Such an "endangerment" decision is necessary for the EPA to move ahead early next year with new emission standards for cars. EPA Administrator Lisa Jackson has said it could also mean large emitters such as power stations, cement kilns, crude-oil refineries and chemical plants would have to curb their greenhouse gas output.
The announcement would also give President Barack Obama and his climate envoy negotiating leverage at a global climate summit starting next week in Copenhagen, Denmark and increase pressure on Congress to pass a climate bill that would modify the price of polluting.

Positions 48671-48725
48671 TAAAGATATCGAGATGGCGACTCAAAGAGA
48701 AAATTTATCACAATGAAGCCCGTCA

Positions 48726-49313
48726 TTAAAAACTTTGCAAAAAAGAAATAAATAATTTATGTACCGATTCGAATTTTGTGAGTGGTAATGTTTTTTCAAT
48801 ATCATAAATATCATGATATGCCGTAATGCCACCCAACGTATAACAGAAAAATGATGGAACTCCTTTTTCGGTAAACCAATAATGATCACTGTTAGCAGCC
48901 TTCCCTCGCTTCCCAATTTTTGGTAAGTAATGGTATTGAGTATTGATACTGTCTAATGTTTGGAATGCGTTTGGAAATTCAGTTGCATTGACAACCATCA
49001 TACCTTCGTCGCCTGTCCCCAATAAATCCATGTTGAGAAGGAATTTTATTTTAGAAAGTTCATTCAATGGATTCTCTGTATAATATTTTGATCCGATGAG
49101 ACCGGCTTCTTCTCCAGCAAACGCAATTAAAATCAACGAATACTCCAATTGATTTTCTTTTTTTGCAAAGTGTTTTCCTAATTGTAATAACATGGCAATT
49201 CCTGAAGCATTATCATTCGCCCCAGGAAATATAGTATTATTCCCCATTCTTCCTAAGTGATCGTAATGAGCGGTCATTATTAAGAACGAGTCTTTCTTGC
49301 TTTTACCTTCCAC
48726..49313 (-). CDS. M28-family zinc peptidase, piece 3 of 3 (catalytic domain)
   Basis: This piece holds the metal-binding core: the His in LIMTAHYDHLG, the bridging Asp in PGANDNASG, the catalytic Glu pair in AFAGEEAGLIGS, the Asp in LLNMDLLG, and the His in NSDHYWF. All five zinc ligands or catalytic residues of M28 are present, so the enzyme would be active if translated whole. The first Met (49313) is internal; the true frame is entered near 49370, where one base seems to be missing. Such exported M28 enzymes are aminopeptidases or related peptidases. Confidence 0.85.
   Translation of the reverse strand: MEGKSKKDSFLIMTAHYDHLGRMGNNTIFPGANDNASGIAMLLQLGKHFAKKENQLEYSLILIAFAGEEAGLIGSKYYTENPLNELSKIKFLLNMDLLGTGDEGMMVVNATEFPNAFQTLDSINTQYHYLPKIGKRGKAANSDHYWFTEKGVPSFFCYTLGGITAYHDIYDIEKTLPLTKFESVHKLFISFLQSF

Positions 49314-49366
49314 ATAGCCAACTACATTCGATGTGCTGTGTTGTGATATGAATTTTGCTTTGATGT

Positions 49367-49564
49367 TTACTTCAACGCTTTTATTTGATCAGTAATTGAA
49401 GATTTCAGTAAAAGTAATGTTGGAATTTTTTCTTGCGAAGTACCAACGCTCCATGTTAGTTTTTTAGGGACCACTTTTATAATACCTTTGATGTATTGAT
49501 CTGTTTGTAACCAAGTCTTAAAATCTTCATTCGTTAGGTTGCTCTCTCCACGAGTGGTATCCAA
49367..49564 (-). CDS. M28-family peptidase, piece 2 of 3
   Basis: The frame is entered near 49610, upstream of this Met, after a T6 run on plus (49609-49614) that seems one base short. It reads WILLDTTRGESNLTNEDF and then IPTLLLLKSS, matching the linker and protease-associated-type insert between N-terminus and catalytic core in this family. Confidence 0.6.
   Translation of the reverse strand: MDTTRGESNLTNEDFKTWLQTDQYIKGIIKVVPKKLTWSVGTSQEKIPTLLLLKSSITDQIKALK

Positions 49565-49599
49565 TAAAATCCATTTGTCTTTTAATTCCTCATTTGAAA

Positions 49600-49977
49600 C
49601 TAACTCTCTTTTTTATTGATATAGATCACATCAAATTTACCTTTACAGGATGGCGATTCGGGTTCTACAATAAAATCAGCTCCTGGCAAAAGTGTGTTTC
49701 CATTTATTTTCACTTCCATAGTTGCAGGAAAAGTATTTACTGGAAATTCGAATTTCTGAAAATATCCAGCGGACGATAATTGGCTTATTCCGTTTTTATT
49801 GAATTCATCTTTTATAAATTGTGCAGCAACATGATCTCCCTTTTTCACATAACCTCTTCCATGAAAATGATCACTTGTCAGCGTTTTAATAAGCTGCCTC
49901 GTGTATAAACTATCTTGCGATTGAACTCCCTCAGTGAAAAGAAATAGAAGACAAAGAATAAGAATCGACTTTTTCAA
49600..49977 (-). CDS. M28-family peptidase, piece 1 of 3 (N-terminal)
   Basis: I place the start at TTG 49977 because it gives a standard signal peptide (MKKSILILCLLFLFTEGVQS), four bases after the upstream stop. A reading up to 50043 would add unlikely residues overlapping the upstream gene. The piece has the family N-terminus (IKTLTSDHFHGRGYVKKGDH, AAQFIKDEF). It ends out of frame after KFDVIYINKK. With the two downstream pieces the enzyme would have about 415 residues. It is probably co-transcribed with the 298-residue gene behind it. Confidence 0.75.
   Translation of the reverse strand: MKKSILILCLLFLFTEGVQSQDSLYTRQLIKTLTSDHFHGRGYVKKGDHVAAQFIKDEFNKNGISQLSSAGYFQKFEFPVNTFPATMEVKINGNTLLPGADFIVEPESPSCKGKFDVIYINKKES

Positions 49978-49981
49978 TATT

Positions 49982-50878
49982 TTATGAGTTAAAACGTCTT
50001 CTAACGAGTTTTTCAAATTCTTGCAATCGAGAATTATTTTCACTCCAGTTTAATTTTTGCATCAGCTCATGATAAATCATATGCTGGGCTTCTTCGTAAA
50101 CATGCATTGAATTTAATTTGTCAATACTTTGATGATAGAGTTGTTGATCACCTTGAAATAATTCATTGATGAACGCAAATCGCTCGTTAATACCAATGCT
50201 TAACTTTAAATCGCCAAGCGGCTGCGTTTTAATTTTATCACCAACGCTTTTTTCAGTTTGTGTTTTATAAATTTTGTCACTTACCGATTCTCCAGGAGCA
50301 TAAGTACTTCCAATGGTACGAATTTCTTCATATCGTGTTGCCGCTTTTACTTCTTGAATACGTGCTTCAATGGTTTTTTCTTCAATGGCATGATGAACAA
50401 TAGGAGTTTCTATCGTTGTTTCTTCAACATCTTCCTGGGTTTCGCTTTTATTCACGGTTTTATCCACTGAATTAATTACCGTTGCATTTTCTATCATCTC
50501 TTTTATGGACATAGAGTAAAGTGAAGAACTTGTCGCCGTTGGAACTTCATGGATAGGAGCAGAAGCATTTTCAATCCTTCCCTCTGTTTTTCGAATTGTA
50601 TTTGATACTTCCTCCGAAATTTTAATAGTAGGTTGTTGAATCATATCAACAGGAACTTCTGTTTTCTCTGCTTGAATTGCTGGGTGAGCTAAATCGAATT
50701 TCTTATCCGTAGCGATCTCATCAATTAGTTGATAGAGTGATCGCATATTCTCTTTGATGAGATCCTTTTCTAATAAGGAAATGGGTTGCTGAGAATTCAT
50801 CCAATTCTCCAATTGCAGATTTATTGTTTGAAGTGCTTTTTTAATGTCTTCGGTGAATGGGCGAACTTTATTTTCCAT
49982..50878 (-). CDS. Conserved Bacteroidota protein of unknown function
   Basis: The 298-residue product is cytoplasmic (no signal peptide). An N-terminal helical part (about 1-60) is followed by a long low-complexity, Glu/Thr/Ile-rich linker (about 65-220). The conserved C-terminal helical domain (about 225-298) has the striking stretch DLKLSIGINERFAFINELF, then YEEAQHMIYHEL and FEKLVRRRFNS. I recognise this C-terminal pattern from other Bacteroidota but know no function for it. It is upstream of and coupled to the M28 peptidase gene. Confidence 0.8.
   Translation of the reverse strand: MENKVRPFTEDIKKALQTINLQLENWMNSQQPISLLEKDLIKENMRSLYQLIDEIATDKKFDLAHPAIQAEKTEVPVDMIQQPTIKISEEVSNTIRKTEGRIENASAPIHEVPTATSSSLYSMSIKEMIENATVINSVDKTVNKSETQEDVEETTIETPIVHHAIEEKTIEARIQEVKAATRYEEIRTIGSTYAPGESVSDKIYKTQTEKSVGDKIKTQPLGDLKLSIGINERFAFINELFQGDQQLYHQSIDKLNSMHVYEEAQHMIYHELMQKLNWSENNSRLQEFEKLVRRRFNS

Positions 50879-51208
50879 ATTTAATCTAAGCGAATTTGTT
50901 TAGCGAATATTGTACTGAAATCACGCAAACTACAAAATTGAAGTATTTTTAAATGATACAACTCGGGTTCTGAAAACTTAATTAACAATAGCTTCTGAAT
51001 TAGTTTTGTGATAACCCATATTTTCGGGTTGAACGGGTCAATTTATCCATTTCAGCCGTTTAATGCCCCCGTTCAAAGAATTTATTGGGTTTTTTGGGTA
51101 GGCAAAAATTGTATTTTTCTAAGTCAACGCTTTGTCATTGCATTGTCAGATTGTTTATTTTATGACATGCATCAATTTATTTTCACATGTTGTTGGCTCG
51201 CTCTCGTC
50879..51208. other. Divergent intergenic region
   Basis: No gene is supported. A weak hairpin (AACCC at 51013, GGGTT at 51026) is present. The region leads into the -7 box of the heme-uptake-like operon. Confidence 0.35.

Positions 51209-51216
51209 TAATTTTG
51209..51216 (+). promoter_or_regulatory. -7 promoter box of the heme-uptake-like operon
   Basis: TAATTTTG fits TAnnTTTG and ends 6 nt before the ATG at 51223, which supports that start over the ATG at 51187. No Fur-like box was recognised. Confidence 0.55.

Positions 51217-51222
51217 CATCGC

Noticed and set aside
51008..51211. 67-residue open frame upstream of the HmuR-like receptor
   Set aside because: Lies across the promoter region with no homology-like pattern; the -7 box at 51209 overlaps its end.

Joe Mendelson, Global Warming Policy Director for National Wildlife Federation, said the endangerment decision, would happen at "absolutely the right time."
"With House legislation passed, a bipartisan Senate bill in the works, and strong EPA action a virtual certainty, the president goes to Copenhagen with a very strong hand to play," Mr. Mendelson said.
The EPA's Ms. Jackson and President Obama's energy and climate czar Carol Browner have said they would prefer Congress to take action but are prepared to move ahead in the absence of lawmakers crafting their own law.